The big picture: 34 states, in addition to the District of Columbia, have issued some form of mask mandate as infections surge across the country.

Updated Aug 4, 2020 - Axios Events

Watch: How hospitals have responded to the pandemic

On Tuesday, August 4 Axios health care reporter Caitlin Owens hosted a virtual event on how hospitals have been responding to the coronavirus pandemic, from getting PPE to building the future of resilient health systems, featuring Atrium Health CEO Eugene Woods, K Health co-founder & CEO Allon Bloch and Columbia University Medical Center professor and FemInEm founder Dr. Dara Kass.

Allon Bloch argued that a rise in the usage of telemedicine presents an opportunity for people to reimagine how the U.S. health care system can be more efficient and cost-effective.

  • On integrating more data analysis into medicine: "There's a massive opportunity to give people a much more nuanced approach to medicine, a much more personalized one, based on information [from] their own personal history or from similar situations...It's a little bit overlooked in medicine."
  • On how telemedicine can positively impact the health care system: "There's a lot of people that are either not insured or underinsured. They have really high deductibles. They can't afford doctors...[telemedicine] can give people access to really high quality primary care at a much lower cost."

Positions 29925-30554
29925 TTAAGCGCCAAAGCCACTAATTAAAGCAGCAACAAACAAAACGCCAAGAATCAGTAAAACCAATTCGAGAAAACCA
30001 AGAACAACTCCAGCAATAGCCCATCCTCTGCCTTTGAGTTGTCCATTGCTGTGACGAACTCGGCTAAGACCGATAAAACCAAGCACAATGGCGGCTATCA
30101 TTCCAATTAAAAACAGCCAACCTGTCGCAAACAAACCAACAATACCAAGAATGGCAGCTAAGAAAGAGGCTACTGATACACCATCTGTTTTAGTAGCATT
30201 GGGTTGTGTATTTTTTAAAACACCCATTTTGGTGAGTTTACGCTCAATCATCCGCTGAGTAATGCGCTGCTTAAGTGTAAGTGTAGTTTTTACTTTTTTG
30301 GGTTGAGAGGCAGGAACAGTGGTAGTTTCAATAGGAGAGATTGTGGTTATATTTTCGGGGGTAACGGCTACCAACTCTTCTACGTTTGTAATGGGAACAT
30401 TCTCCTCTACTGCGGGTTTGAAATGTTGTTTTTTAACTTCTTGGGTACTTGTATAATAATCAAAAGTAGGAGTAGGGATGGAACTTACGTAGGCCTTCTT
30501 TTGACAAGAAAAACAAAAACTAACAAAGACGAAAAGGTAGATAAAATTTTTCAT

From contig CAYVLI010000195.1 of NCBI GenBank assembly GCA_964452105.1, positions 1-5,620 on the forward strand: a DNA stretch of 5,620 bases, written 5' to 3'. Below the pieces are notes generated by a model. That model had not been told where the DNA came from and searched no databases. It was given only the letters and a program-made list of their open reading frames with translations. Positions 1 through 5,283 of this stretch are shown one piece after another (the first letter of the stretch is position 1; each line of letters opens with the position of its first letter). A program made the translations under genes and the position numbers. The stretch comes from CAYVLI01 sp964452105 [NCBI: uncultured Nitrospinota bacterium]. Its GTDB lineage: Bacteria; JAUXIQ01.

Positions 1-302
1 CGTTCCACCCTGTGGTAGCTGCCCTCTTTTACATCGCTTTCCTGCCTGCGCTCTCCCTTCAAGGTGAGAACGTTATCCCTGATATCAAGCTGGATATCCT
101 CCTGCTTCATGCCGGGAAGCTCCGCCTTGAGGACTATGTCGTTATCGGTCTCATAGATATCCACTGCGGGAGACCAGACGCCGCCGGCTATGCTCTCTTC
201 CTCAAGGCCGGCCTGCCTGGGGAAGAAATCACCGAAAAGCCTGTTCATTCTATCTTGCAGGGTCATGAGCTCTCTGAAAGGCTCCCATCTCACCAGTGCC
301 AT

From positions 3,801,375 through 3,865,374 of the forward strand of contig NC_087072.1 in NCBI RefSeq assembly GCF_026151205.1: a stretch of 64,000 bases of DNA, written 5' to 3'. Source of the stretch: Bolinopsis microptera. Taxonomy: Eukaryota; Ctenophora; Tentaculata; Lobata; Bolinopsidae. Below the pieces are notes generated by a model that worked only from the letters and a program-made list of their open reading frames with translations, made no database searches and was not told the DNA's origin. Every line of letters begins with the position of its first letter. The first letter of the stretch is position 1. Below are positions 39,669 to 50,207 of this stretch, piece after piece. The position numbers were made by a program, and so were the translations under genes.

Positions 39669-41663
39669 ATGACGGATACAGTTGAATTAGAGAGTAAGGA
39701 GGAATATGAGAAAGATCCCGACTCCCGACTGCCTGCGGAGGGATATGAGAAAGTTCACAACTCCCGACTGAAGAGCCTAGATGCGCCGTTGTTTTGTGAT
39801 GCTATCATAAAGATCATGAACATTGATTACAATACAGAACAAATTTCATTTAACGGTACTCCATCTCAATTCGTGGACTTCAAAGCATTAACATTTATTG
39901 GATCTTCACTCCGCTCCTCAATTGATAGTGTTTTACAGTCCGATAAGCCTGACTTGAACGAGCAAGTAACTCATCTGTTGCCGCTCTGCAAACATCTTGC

Eugene Woods discussed his company's "virtual hospitals" and how this model has the potential to reduce overflow into physical hospitals.

  • On his company's "virtual hospital" treating COVID-19 patients: "We've treated about 13,000 patients in our virtual hospital and only three percent have had to be transferred or admitted from the virtual hospital into [a physical] hospital."
  • On reducing disparities in COVID-19 testing: "[Coronavirus] has laid bare the racial disparities that have existed in these communities for decades...Back in March, we realized there were disparities in terms of testing. So we have roving medical vans and went into those [affected] communities. We so far have hit about 55 different community host sites."

Dr. Dara Kass unpacked her experience of working in the ICUs in New York City during the initial COVID-19 outbreak, and how safety measures like masks and social distancing impacted the rate and spread of the virus.

  • How wearing masks reduces the volume of COVID-19 patients coming to the ICU: "We saw the effects of our work of social distancing and wearing masks as early as April take effect pretty dramatically...We also saw the peak come down as almost as quickly as it went up."
  • How this crisis compounds existing gender inequities: "Our child care crisis was bad before, pay inequity was bad before — it's exacerbated by this at this moment. We're worried about frontline healthcare workers now, not even being able to go back to work because of the fact that child care will be inaccessible and schools are probably not going to open."

Thank you Philips for sponsoring this event.